Raised by strong women in Tanzania, Nusura Gundi Myonga wants to be a champion for other girls.
Myonga, now 20, lived with her single mother in the village of Malolo in the eastern Morogoro region, about 120 miles from Dar es Salaam. There her mother worked in a restaurant and did other small jobs to make ends meet, and “life was very hard,” Myonga recently recalled.
When her mother died when Myonga was 5 years old, her grandmother took over her upbringing. Then her grandmother became ill, and Myonga sold snacks and other goods on the street to help support her.
They were poor, but her grandmother knew the value of education. She had heard through friends about an all-girls high school in the city of Morogoro that provided a good education — for free. After traveling to the city to find the school, Myonga applied and gained admission.
The SEGA (Secondary Education for Girls’ Advancement) boarding school was started in 2007 by Polly Dolan, a former CARE International worker in Tanzania, with the help of her sister Tracey Dolan. Like Myonga’s grandmother, the Dolans recognized that keeping girls in school was the key to giving them more opportunities. The lack of an education could lead to early marriages and childbirth at a young age – the outcome of many other girls in Myonga’s village.
Girls in poor families often drop out of school between the primary and secondary levels, because they cannot afford the fees to attend high school. Until this year in Tanzania, only public primary schools were free. Although public secondary schools are now free as well, students must still pay for their uniforms and books.
To raise awareness and funds for their boarding school, the Dolan sisters established a partner organization in the United States called Nurturing Minds in Africa. “We literally started with 30 girls in a borrowed classroom,” said Laura DeDominicis, Nurturing Minds’ executive director. The campus now has 24 buildings on 30 acres.
At first, the organization recruited teens who had been out of school for a few years, who might already be married with children and working in menial jobs. However, that approach brought challenges. Much of the first year was spent getting them back up to speed on the education they had missed, and often their employers didn’t want to give them time off from work, DeDominicis said.
“We decided to dig deeper and prevent girls from dropping out” in the first place, she said. The organization partnered with several primary schools to identify girls at risk of dropping out, and began enrolling them in the boarding school during their last year of primary school. They attend the five-year SEGA boarding school from age 12 to 18.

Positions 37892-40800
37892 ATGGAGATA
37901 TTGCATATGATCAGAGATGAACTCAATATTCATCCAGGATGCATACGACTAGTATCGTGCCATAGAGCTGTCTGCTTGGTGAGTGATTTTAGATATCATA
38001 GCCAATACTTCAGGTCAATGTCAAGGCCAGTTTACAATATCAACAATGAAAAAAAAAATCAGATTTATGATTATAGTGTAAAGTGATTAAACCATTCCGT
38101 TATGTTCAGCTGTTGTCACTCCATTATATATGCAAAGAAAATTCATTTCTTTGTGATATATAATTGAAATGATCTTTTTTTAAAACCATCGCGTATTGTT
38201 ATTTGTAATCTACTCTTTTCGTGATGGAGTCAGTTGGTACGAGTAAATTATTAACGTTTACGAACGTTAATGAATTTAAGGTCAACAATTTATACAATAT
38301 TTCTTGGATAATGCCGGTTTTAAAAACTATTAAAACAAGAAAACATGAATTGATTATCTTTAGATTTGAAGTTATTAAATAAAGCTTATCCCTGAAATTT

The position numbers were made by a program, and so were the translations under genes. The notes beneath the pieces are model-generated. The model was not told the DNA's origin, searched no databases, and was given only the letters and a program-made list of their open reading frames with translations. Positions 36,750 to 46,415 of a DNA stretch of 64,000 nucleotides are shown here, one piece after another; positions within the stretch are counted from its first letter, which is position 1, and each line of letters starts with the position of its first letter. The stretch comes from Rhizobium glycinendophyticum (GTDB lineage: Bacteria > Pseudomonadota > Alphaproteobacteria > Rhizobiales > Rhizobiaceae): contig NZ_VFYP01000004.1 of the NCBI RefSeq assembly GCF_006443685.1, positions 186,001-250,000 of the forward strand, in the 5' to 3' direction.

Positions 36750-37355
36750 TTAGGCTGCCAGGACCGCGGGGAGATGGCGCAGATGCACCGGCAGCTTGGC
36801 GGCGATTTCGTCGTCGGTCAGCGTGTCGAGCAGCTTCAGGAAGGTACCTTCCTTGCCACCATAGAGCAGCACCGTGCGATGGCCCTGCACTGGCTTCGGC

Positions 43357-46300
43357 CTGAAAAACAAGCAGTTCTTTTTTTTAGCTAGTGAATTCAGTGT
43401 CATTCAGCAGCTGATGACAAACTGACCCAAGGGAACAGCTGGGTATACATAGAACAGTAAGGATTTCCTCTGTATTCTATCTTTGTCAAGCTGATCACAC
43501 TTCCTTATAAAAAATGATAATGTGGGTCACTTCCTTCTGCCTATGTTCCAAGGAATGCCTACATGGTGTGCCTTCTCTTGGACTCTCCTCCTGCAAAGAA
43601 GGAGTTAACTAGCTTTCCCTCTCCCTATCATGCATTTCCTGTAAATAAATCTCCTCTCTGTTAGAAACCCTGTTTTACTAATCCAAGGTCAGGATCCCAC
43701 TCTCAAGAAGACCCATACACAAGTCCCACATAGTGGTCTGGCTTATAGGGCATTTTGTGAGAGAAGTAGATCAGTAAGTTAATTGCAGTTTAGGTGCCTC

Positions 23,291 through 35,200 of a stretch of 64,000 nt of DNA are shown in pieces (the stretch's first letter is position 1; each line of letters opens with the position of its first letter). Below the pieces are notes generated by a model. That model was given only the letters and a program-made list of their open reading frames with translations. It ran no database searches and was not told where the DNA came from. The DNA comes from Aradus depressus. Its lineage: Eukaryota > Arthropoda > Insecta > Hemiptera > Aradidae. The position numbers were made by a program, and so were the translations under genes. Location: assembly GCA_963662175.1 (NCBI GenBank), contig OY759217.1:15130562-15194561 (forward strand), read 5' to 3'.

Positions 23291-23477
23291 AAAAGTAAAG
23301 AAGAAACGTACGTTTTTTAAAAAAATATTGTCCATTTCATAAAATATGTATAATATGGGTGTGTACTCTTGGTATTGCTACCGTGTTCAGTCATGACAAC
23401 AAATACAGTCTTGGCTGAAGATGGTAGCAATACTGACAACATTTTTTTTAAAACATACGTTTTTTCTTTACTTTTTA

Each year, the number of girls enrolled in the five grades of high school has increased. There are now 270 girls at the school, and most will pursue a university education, DeDominicis said. Others enter careers as nurses and teachers.
Capitalizing on an entrepreneurial culture, the school has added training on how to start a business, as well as leadership development. “Most Tanzanians, even if they have pretty good jobs, because the wages are low, they will often have a small business on the side,” DeDominicis said. For instance, one of the graduates began a business selling beaded laptop cases.
The girls also learn English (Swahili is the other official language of Tanzania) and how to run a guesthouse on campus, which hosted 100 visitors last year. “It’s kind of a learning lab for them. Tourism is huge in Tanzania, so this is also a potential employment avenue,” DeDominicis said.
Even if the girls do not get a job or go on to attend university, they still return home equipped with knowledge, such as about family planning, and are often sought after in the community for their advice, DeDominicis said.
In Myonga’s case, she graduated in 2015 from the SEGA school, where “I felt so loved and supported.” She completed two years of pre-university at the African Leadership Academy in South Africa in June 2018. Now, she is interning at the Boston Women’s Fund, which supports community-based organizations run by women and girls.
Her goal is to return to her village and set up an organization that coaches girls on their education and work-related options.
“Most of the people in my village – and in Tanzania generally – believe that girls are (destined) for marriage only,” Myonga said. Many believe that “a girl is not your daughter because a time will come when she is married and she will go to the man’s family.” And many girls end up believing that themselves, she said.
“I am trying very hard to make sure that I do the things I love, and I hope other people understand that you can actually educate a girl and you can benefit a lot from it. That always motivates me.”
View more stories about people working to make a difference in our Agents for Change series.